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Recent Bridge Collapses Raise Questions About Modern Shipping.

Tuesday’s crash was at least the second in just over a month in which a container ship hit a major road bridge, raising questions about the safety standards of increasingly large ships and the ability of bridges around the world to withstand crashes.

On Feb. 22 in Guangzhou, a port in southern China, a much smaller vessel carrying stacks of containers hit the base of a two-lane bridge, causing vehicles to fall. Officials said that five people were killed.

The crashes have also raised questions about whether more ships should be required to be ready to drop anchors quickly during port emergencies, and whether tugboats should accompany more vessels as they enter and leave harbors.

There has not been a final report on the Guangzhou incident, and investigators have barely begun to look at what happened in Baltimore. But ship collision barriers are standard around the support piers of bridges over major waterways like the entrance to Baltimore’s harbor. The Verrazzano-Narrows Bridge in New York City, for example, has massive barriers of concrete and rocks around the bases of the piers that support it.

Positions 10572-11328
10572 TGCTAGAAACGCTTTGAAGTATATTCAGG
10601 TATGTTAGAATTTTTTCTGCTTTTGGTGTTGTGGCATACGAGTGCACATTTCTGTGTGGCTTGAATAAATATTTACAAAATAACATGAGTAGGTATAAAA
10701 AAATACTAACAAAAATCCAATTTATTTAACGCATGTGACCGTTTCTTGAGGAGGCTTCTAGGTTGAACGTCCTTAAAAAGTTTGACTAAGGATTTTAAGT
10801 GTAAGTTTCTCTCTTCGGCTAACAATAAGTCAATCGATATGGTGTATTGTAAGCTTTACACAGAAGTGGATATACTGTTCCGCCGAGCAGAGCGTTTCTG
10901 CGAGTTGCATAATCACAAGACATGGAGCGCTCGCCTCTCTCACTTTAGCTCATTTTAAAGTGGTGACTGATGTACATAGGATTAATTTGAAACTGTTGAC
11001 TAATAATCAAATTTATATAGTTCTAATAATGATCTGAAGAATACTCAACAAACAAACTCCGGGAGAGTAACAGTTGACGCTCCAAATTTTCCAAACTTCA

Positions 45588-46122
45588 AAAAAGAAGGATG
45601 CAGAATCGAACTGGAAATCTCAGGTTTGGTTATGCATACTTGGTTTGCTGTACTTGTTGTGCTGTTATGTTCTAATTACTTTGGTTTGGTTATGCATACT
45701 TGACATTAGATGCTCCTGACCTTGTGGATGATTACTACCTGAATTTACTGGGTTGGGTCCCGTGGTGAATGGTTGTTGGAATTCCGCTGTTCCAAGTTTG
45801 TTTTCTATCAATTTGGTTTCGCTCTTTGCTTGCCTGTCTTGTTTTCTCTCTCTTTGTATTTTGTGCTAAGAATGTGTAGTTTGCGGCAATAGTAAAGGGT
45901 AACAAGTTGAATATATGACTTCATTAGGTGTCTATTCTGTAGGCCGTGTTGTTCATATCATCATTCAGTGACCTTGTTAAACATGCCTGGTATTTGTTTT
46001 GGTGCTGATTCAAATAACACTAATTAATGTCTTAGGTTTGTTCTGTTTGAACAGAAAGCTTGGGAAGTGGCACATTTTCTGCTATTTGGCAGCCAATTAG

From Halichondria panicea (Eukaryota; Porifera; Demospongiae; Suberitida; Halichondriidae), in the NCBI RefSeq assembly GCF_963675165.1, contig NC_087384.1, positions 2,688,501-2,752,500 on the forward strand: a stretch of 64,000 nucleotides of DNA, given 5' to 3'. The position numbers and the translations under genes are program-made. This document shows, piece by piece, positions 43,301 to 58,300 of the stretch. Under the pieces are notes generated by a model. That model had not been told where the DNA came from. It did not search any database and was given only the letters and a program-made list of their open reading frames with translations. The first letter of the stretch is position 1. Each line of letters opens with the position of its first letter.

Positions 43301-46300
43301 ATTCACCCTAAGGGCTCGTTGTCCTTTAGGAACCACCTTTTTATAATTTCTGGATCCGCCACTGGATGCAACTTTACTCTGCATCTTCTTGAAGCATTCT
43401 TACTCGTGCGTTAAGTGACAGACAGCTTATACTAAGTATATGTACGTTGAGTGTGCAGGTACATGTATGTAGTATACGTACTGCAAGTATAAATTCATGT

It was not immediately clear how old the barriers are around the piers that supported the bridge in Baltimore. The bridge was built almost half a century ago and designed before then. Vessels have become considerably larger in that time.

The crash in Guangzhou occurred on a less important waterway, a minor channel of the Pearl River. The bridge there was being fitted with devices designed to protect the piers in case of any ship crash. The work was supposed to have been completed by 2022 but had been delayed, and the latest target for completion was August of this year, according to China Central Television, the state broadcaster.

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